Calming and Rest-Time Activities

Your toddler needs his rest. It is recommended that your toddler get twelve to fourteen hours of sleep in a twenty-four-hour period. It is often very difficult for young children to shift gears. They are unable to go from being active and wound-up to calm and restful without a transitional time. In other words, it is unrealistic to expect that your toddler will be able to go directly from chasing butterflies to a long and peaceful nap. Try to have a set routine with calming activities in place to assist your child in unwinding and preparing to rest.

Back Blackboard

Try this to help calm your child before bedtime. You can also massage your child's hands and feet this way.

  • Ask your child to lie still on his stomach. Direct him to pay attention to what he feels.

  • Use your finger to draw on your child's back. For younger children, make shapes and spirals. For the older child, you can draw specific shapes, letters, or numbers and ask her to guess what they are. Use lotion for a variation.

Activity for an individual child

Age group: 18–40 months

Duration of activity: 10 minutes

Body lotion, if desired

Roll Up

Tucking in your child at bedtime can be part of a soothing ritual.

  • Spread the blanket out on top of your child's made bed.

  • Have your child lie on top of the blanket on one side of the bed.

  • Tuck the near side of the blanket over him and gently roll him across the bed until he is wrapped up in the blanket roll. Unroll your child before you leave him to go to sleep.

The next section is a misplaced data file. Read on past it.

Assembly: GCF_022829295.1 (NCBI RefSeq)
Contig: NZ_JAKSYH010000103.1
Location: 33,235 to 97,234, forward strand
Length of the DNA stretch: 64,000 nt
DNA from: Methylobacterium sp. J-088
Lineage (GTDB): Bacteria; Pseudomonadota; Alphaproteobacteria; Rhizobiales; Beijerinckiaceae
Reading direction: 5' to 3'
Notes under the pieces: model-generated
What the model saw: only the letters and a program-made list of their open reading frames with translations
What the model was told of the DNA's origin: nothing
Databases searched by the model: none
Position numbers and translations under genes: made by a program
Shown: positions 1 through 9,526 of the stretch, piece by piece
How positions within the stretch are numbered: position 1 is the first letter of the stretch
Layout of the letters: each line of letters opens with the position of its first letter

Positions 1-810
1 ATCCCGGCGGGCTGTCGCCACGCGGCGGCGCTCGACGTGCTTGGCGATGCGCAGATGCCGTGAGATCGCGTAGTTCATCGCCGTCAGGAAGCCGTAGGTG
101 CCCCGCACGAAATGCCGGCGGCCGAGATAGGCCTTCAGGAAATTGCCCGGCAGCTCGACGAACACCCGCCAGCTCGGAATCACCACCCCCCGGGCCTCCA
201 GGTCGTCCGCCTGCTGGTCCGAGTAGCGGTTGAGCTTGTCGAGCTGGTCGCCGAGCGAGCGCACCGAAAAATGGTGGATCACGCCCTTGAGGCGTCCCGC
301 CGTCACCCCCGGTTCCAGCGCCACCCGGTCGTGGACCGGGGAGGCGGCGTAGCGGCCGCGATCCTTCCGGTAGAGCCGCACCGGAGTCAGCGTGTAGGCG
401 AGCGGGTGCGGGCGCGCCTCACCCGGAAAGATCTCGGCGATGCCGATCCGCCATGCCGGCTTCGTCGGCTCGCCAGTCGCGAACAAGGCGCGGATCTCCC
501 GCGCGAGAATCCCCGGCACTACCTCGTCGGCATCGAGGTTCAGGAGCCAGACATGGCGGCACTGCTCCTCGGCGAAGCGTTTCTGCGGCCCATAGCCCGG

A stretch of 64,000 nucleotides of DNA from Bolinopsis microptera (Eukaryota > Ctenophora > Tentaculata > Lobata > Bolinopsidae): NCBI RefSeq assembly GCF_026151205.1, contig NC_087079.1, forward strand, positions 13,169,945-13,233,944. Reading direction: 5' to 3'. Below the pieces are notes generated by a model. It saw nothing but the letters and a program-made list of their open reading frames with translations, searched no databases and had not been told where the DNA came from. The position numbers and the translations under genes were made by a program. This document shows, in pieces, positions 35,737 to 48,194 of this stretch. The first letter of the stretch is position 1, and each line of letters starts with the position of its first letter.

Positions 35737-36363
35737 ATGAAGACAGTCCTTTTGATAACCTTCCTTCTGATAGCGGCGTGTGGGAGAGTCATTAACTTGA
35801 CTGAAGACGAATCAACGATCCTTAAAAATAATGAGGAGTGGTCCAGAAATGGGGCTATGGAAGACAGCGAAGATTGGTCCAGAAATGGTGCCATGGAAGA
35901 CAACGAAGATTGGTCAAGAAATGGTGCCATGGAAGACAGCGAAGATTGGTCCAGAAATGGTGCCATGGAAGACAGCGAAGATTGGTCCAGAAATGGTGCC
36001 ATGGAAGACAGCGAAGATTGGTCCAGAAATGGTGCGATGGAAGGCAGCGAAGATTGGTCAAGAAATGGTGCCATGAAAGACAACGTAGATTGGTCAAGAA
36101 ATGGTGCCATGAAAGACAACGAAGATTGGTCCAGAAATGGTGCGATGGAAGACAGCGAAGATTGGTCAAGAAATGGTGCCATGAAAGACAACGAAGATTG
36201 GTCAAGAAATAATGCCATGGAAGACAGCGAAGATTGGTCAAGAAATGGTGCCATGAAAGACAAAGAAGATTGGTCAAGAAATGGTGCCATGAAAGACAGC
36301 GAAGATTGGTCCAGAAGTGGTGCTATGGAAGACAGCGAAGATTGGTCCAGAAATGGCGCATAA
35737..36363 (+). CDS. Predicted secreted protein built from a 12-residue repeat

Activity for an individual child

Age group: 18–40 months

Duration of activity: 5 minutes


Extra blanket

Monster Spray

Help your child use his imagination to conquer his fears and get a good night's rest.

  • Have your toddler decorate the can.

  • Tell the child that this is now a can of monster repellent. Let him spray wherever he thinks there could be monsters lurking!

Activity for an individual child

Age group: 18–40 months

1 empty aerosol can or spray bottle

Materials for decorating (markers, stickers, etc.)

Counting Sheep

Counting sheep is a well-known way to cure insomnia. Try this cute game to help lull your toddler to sleep. Supervision is needed if your child is still prone to putting things in his mouth.

  • Tell your child that the cotton balls are little sheep. Show him how he can herd them all on the pillow one by one. Perhaps they can hide under the covers, too!

  • Be sure to remind him that sheep are timid and that if he gets up or makes noise, the sheep will be frightened. If you are ambitious, you can use craft pompoms and draw on eyes for more realistic sheep.

Activity for an individual child

Age group: 30–40 months

Duration of activity: 10 minutes

8 to 10 cotton balls

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